So it was one of those things where it was one of the funniest things in my life, hearing this from behind me, this large person on a spin bike who might throw up on a spin class being called Carl. It’s the combination of two old friends’ names and nicknames. Most of the people in the film … my sister is Alexandra Moore, her husband’s Donald Moore. It’s all my friends’ names in the film, which I love. My friend, Marty Nagle, his daughter’s Bridget. So every character is pretty much named after someone. owen [Wilson], when he talks about his early films, he’ll talk about so-and-so Tenenbaum really liking this, or whatever. With Wes [Anderson] and Owen, they’ve done the same thing in films, which I love. If you have to pick a name, why not have it be your own personal joke.
That’s so fun. Owen does such a great job and really goes all-in on the character. What impressed you the most about working with Owen and seeing him back in this type of comedy role? He’s such a pro.
Yeah, the cinematographer, Patrick Cady — who’s my old friend — an I … I worked with Owen on the script and we spent months Zooming and talking about it and stuff, but when he steps in front of camera with his hair and the beard … I turned to Patrick and I said, “Holy cow.” Just this idea that it was going to work. Owen is a really unique person where he has, in a lot of ways, experienced a similar life to Carl Nargle, the character he plays, where he has been a star for most of his life. Can you get trapped in there? Can you grow beyond that?
He’s also an Oscar-nominated writer, so he’s really good with scripts and character development and calling out stuff that doesn’t make sense. When you look at Wes Anderson’s films that he wrote with Owen, those are characters you don’t see in anything else. So he’s really good about having unique characters and calling out stuff that he has seen before. He’s such a good guy. Between takes, you’ll see him making sure the camera operator has a blanket to sit on or whatever. He’s just a nice, good, smart guy, so he just brought so much to the film — not just as an actor, but in every way. As a writer and as a person, and also just setting the tone for the whole production. He’s just a good guy.
I remember when the the first image was released for this movie, I saw him dressed up and I thought of Bob Ross and thought, “I’ve got to see this movie.” His involvement is such a selling point. How was it, getting him involved in this project? You mentioned you wrote the original script 13 years ago.
Yeah, when Owen and I connected … we’re the same age. He just looks a lot better than I do. We have similar senses of humor and references and also, he’s someone who has experienced so much of this in his life that he and I just had so much shared experience that once he and I started talking about the script, there was a shorthand in that it really made sense to us. Having him on board just really made everything sing.
I wanted to ask about your background a bit. I saw that you worked with Kat Williams on American Hustle, and I think he’s one of the funniest people to ever walk the earth. How did that working relationship start?
In the worst possible way. We had the same manager, which sounds horrible to say, but it sounds like it could not work. But Kat’s a genius. Kat is such a good guy and he’s so smart and I learned so much from him about comedy and his world and the way he sees the world … that guy can cut through anything in an instant. So his perspective on the world … he operates at a genius level. Being around him, a lot of times he won’t say anything, but you see that he just sees everything, for better or worse. loved working with Kat and anytime I see anything he’s doing, I’m just amazed by his ability to see the truth in the world and present it in a way that’s so insightful and funny like that. He’s a flat-out genius.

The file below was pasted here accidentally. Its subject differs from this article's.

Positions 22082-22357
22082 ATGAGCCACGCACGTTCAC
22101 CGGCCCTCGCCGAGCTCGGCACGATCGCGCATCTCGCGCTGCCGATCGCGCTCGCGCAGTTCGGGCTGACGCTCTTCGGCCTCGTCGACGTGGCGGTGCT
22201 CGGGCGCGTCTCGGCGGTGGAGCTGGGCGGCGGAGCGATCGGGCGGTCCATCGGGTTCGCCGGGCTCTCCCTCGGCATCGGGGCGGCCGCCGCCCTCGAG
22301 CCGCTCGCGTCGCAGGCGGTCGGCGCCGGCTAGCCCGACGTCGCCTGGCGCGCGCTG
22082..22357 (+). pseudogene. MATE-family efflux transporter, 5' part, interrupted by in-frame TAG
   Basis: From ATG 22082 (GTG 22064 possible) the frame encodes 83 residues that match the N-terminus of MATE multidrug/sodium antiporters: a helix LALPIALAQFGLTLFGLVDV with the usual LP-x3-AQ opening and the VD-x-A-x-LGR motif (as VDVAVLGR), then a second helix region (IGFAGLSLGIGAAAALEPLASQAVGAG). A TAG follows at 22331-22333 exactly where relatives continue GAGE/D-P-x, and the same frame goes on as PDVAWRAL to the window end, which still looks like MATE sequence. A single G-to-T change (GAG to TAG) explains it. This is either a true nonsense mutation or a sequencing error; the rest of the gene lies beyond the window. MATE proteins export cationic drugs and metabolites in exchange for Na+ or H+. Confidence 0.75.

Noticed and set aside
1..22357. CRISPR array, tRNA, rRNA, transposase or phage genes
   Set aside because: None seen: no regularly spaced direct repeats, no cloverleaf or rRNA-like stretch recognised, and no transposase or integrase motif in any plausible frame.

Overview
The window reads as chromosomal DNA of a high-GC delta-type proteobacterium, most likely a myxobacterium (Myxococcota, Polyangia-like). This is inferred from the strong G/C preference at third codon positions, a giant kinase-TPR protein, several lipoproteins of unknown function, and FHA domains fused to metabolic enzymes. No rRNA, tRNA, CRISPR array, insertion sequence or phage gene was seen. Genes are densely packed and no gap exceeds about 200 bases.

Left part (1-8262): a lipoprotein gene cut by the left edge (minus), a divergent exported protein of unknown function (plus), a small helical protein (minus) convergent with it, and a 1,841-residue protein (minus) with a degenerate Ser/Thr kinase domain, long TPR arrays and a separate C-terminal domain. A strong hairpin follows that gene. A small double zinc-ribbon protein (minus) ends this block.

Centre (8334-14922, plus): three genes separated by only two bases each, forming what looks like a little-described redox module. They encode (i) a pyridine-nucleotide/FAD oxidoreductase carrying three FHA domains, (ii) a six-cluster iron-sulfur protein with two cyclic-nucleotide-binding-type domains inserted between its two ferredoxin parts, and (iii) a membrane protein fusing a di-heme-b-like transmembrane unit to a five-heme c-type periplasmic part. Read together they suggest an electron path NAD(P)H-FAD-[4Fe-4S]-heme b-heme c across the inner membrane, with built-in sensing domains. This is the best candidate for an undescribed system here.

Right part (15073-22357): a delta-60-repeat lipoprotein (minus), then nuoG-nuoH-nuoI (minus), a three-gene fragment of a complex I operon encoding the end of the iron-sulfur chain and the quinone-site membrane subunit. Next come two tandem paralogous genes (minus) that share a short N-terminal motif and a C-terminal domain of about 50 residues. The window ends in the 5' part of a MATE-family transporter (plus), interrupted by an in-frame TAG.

I feel like he gets overlooked and taken for granted. He should get his roses a bit more, for sure.
Yeah, I feel like there’s a resurgence that will come. There’s just going to be something that will pop. He’s had moments where he has been at the absolute top of the comedy heap and that will happen again with him. There’s going to be something where people are reminded. His fans love him and that guy will sell out any arena anywhere, but there’s going to be a moment where he returns to and overwhelms the zeitgeist with something specific. I can’t wait to see what’s next with him because he is a genius.
I love the scene where there’s a breakup, and it’s over CB radio. It’s so hyper-specific and so over-the-top. How did you come up with that scene?
Well, we had a van growing up. His van, Vantastic … Carl Nargle’s van is a big character in the film. We had a van growing up. I actually picked up my prom date in a van with a fold-down bed in the back, which is just … I mean, she had no interest in me, which was, I guess, a relief to her mom. [Laugh]. But just… geez, Louise. What a horrible idea.
We would do long drives a lot, and I love the CB culture. We had a CB, and we also had the speaker on the van so we could talk to people outside. So as a kid, as a 12-year-old, to have a CB and also this megaphone feature, …I just loved the idea of that. That combined with the worst possible way to break up with someone, doing it over a CB, where you’re hoping that you can stay good buddies. [Laugh]. It was a gift. It was a gift because he uses that CB all over the place. So it was just a really fun way to break up with someone.